US Judge Blocks Trump’s WeChat Ban

A US district court judge has blocked a recently announced ban by the Trump administration of popular Chinese app WeChat, citing free speech concerns.

Judge Laurel Beeler in San Francisco granted an injunction, stating that the government hadn’t convinced in its argument that the ban was due to national security concerns, and that the “balance of hardships tips in the plaintiffs’ favor.”

The Commerce Department had on Friday issued an order requiring Google Play and the Apple App Store to block the Tencent-owned app, which is estimated to have around 19 million users in the US.

As well as blocking this order, Beeler’s judgement also put paid to other demands from the government which would have impacted other “transactions” with WeChat, making it potentially unusable for many.

“Certainly, the government’s overarching national security interest is significant,” wrote Beeler, “but on this record – while the government has established that China’s activities raise significant national security concerns – it has put in scant little evidence that its effective ban of WeChat for all US users addresses those concerns.”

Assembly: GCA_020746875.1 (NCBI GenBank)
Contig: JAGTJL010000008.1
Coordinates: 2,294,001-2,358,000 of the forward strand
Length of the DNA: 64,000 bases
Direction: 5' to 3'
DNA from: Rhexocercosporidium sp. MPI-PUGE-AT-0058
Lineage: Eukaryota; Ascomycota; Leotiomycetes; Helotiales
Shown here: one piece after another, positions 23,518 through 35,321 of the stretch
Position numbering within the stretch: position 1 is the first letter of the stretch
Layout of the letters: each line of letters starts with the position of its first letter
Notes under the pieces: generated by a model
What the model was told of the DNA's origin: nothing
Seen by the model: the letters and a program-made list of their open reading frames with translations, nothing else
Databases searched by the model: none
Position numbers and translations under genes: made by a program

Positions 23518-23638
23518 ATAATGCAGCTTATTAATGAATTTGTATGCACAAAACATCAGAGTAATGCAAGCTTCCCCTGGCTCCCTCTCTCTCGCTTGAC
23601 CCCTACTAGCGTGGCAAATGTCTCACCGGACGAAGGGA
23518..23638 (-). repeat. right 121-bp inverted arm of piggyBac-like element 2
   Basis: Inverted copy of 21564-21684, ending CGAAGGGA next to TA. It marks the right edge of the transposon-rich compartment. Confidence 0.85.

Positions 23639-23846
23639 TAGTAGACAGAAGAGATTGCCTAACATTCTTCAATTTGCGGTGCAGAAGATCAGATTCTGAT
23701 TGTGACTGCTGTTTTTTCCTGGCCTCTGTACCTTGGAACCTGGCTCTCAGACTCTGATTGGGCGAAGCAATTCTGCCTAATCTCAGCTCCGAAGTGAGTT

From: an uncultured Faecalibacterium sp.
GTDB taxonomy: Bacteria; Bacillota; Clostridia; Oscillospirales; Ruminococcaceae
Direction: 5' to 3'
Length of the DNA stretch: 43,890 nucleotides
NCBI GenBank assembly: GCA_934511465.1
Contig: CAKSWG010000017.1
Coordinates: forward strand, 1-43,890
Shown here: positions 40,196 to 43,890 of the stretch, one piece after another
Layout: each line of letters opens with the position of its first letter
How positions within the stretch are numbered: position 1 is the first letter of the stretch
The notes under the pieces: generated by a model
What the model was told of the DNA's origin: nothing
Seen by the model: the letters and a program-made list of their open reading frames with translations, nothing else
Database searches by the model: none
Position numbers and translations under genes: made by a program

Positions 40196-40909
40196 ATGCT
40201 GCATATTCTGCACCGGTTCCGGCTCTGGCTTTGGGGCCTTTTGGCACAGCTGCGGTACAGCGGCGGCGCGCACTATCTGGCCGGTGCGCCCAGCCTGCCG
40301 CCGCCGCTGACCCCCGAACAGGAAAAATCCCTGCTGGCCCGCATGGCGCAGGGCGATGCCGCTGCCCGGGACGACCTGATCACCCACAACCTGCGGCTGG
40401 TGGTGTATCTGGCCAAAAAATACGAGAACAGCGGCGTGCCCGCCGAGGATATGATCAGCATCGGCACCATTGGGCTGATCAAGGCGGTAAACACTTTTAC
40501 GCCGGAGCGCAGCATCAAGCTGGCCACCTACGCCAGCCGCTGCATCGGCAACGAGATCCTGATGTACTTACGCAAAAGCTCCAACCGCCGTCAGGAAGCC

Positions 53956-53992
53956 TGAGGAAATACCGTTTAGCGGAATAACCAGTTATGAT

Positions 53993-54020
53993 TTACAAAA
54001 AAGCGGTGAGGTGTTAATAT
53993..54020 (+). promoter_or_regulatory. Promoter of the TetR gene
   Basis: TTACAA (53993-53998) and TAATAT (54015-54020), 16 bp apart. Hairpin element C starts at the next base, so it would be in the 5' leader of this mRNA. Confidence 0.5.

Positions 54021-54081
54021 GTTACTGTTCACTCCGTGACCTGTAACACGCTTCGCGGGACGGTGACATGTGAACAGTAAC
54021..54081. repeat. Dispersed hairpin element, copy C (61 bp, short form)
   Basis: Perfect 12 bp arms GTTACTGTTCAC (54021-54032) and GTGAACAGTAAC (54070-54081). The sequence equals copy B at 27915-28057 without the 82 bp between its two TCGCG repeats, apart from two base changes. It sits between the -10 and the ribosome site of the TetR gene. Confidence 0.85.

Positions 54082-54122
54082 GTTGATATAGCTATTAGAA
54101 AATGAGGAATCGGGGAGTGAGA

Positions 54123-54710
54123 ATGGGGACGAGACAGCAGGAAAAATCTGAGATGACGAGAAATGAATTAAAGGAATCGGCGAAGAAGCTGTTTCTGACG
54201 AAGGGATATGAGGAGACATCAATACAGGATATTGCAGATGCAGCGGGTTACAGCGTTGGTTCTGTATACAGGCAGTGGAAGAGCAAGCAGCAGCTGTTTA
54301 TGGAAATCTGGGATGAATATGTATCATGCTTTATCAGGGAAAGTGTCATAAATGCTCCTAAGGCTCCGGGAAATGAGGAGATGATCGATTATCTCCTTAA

Although it began life as a messaging app in the WhatsApp mould, WeChat has grown into something much broader over the years to include payments and social media capabilities. It’s now used by over a billion consumers, most of whom are based in China.

However, given its Chinese ownership, the app has been viewed with increasing suspicion in Washington as a potential tool for government-led surveillance.

“Like TikTok, WeChat automatically captures vast swaths of information from its users. This data collection threatens to allow the Chinese Communist Party access to Americans’ personal and proprietary information,” Trump wrote in his original executive order in August. 

“In addition, the application captures the personal and proprietary information of Chinese nationals visiting the United States, thereby allowing the Chinese Communist Party a mechanism for keeping tabs on Chinese citizens who may be enjoying the benefits of a free society for the first time in their lives.”

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